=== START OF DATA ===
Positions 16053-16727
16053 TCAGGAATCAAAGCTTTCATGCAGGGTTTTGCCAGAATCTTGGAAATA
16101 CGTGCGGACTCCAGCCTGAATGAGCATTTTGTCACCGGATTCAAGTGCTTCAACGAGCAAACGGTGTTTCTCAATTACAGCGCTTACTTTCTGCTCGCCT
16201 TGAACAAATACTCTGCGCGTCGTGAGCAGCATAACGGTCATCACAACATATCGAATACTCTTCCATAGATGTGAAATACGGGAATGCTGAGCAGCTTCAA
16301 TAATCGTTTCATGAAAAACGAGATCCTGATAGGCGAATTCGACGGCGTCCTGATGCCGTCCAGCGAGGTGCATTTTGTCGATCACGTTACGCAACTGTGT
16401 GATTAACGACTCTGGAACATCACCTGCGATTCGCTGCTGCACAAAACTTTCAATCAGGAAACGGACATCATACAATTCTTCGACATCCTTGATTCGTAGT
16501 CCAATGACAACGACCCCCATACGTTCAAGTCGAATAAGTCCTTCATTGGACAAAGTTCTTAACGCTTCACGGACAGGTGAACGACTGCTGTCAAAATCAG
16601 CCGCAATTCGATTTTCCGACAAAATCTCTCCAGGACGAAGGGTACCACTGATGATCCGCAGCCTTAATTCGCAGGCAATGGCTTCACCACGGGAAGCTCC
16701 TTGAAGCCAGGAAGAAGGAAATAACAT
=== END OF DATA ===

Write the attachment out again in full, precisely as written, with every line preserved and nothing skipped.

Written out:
Positions 16053-16727
16053 TCAGGAATCAAAGCTTTCATGCAGGGTTTTGCCAGAATCTTGGAAATA
16101 CGTGCGGACTCCAGCCTGAATGAGCATTTTGTCACCGGATTCAAGTGCTTCAACGAGCAAACGGTGTTTCTCAATTACAGCGCTTACTTTCTGCTCGCCT
16201 TGAACAAATACTCTGCGCGTCGTGAGCAGCATAACGGTCATCACAACATATCGAATACTCTTCCATAGATGTGAAATACGGGAATGCTGAGCAGCTTCAA
16301 TAATCGTTTCATGAAAAACGAGATCCTGATAGGCGAATTCGACGGCGTCCTGATGCCGTCCAGCGAGGTGCATTTTGTCGATCACGTTACGCAACTGTGT
16401 GATTAACGACTCTGGAACATCACCTGCGATTCGCTGCTGCACAAAACTTTCAATCAGGAAACGGACATCATACAATTCTTCGACATCCTTGATTCGTAGT
16501 CCAATGACAACGACCCCCATACGTTCAAGTCGAATAAGTCCTTCATTGGACAAAGTTCTTAACGCTTCACGGACAGGTGAACGACTGCTGTCAAAATCAG
16601 CCGCAATTCGATTTTCCGACAAAATCTCTCCAGGACGAAGGGTACCACTGATGATCCGCAGCCTTAATTCGCAGGCAATGGCTTCACCACGGGAAGCTCC
16701 TTGAAGCCAGGAAGAAGGAAATAACAT